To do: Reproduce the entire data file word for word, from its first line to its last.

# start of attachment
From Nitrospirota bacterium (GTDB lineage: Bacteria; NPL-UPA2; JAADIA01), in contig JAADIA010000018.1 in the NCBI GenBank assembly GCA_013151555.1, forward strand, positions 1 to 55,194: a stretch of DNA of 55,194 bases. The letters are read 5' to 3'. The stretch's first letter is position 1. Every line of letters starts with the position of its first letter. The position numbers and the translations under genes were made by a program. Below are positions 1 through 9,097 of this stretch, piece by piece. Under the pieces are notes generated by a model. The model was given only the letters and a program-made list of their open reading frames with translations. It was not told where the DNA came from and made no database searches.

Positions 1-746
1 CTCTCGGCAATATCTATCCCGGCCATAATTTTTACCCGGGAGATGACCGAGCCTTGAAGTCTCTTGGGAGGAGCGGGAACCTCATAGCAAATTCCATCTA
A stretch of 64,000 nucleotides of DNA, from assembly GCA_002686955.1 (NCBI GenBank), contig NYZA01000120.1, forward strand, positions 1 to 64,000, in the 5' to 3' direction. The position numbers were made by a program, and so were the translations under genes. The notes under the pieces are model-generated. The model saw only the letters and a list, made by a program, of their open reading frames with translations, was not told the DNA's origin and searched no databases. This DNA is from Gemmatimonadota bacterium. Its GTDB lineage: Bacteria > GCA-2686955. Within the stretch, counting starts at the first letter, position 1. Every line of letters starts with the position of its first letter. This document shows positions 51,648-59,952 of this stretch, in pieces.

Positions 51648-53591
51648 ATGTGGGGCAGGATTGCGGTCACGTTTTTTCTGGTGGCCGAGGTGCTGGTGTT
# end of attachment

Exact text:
From Nitrospirota bacterium (GTDB lineage: Bacteria; NPL-UPA2; JAADIA01), in contig JAADIA010000018.1 in the NCBI GenBank assembly GCA_013151555.1, forward strand, positions 1 to 55,194: a stretch of DNA of 55,194 bases. The letters are read 5' to 3'. The stretch's first letter is position 1. Every line of letters starts with the position of its first letter. The position numbers and the translations under genes were made by a program. Below are positions 1 through 9,097 of this stretch, piece by piece. Under the pieces are notes generated by a model. The model was given only the letters and a program-made list of their open reading frames with translations. It was not told where the DNA came from and made no database searches.

Positions 1-746
1 CTCTCGGCAATATCTATCCCGGCCATAATTTTTACCCGGGAGATGACCGAGCCTTGAAGTCTCTTGGGAGGAGCGGGAACCTCATAGCAAATTCCATCTA
A stretch of 64,000 nucleotides of DNA, from assembly GCA_002686955.1 (NCBI GenBank), contig NYZA01000120.1, forward strand, positions 1 to 64,000, in the 5' to 3' direction. The position numbers were made by a program, and so were the translations under genes. The notes under the pieces are model-generated. The model saw only the letters and a list, made by a program, of their open reading frames with translations, was not told the DNA's origin and searched no databases. This DNA is from Gemmatimonadota bacterium. Its GTDB lineage: Bacteria > GCA-2686955. Within the stretch, counting starts at the first letter, position 1. Every line of letters starts with the position of its first letter. This document shows positions 51,648-59,952 of this stretch, in pieces.

Positions 51648-53591
51648 ATGTGGGGCAGGATTGCGGTCACGTTTTTTCTGGTGGCCGAGGTGCTGGTGTT